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World leaders to push for completion of trade deal at summit

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SINGAPORE: World leaders will push for the rapid completion of a massive, China-backed trade deal that excludes the US, at a summit this week, in a rebuke to rising protectionism and US President Donald Trump's America First agenda.

China, Japan, India and other Asia-Pacific countries could announce a broad agreement on the Regional Comprehensive Economic Partnership (RCEP), which covers half the world's population, on the sidelines of the annual gathering.

Not only is the US absent from the deal, but Mr Trump is skipping the summit in Singapore, highlighting how far he has pulled back from efforts to shape global trade rules and raising more questions about Washington's commitment to Asia.

Mr Trump launched his unilateralist trade policy shortly after taking office by withdrawing from the Trans-Pacific Partnership, a deal spearheaded by his predecessor Barack Obama that aimed to bind growing Asian powers into a US-backed order to counter China.

His approach has left the floor open for Beijing to promote a rival pact it favours, the 16-member RCEP, a free trade deal that aims to cut tariffs and integrate markets but gives weaker protection in areas such as employment and the environment.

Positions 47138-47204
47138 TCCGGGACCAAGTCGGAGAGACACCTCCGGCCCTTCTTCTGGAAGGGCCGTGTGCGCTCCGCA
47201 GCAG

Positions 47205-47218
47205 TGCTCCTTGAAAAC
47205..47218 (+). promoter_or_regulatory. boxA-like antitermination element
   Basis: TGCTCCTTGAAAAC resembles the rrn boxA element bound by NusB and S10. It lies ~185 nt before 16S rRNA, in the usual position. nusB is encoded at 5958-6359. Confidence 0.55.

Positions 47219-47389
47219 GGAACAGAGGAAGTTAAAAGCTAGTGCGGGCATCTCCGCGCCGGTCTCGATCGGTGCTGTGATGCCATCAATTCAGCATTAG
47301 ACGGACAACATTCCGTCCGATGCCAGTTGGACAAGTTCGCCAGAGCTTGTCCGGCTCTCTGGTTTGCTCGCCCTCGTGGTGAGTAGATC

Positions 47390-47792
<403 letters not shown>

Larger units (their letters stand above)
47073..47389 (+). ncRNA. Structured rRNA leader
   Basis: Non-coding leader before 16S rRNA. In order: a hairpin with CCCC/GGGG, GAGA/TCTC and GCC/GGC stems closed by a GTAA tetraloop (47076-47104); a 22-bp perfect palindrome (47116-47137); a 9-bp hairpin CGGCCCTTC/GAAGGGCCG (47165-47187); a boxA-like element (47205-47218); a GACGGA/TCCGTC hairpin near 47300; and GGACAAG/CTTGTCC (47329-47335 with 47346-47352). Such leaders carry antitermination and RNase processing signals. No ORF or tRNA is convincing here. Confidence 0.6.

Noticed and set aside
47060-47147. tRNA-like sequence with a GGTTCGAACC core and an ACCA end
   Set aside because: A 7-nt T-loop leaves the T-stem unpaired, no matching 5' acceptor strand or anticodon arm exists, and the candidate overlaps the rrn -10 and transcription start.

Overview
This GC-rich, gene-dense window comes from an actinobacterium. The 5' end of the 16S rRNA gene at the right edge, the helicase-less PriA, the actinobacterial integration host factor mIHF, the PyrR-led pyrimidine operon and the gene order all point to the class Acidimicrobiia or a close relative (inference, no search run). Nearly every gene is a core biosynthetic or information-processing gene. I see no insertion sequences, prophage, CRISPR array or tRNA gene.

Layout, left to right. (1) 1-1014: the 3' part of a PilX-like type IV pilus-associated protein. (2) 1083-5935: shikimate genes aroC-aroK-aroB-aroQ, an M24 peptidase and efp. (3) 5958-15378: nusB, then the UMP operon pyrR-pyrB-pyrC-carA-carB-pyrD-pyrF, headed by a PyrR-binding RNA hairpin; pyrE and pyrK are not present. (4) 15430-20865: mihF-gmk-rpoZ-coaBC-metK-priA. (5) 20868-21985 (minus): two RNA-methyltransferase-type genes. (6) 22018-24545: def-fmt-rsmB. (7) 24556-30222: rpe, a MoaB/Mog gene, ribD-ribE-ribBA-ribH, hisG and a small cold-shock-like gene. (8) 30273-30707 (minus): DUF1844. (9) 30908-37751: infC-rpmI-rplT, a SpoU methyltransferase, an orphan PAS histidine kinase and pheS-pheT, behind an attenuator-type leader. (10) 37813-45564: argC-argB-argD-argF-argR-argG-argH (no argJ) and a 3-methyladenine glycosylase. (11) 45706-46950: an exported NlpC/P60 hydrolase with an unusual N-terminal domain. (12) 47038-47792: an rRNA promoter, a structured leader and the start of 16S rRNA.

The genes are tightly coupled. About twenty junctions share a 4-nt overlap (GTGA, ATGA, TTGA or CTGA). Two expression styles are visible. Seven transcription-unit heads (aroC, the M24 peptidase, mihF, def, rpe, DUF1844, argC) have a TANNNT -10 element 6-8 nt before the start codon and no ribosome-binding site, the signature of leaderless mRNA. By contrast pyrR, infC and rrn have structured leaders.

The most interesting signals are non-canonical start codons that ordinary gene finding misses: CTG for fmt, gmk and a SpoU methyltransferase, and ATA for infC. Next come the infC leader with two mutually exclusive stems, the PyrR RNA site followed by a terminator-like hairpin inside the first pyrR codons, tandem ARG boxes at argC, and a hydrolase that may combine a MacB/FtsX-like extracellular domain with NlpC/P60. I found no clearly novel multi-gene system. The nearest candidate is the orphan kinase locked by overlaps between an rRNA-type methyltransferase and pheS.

The pact championed by Mr Obama has been kept alive even without the US and is due to go into force this year, but the Beijing-backed pact has now overtaken it as the world's biggest.

Announcing in Singapore that talks for the deal - which formally began in 2012 - are mostly concluded would be "important as a symbol of Asia's commitment to trade at a time of rising global tensions", said Ms Deborah Elms, executive director of the Asian Trade Centre.

She said negotiations in some areas were likely to continue into next year, however, while a diplomat attending the summit, speaking anonymously, said "substantial progress" had been made but there were still sticking points.

TRADE DISPUTE

The gathering of 20 world leaders comes against a backdrop of a months-long trade dispute between China and the US after Mr Trump imposed tariffs on most Chinese imports this summer, and Beijing retaliated with its own levies.

The stand-off is having an impact far beyond the US and China, and leaders at the four days of meetings that begin today will be keen to voice their grievances to US Vice-President Mike Pence, attending in Mr Trump's place, and Chinese Premier Li Keqiang.

Mr Trump's absence from the Singapore gathering and a subsequent meeting of world leaders in Papua New Guinea is even more notable given that Mr Obama was a regular participant. - AFP

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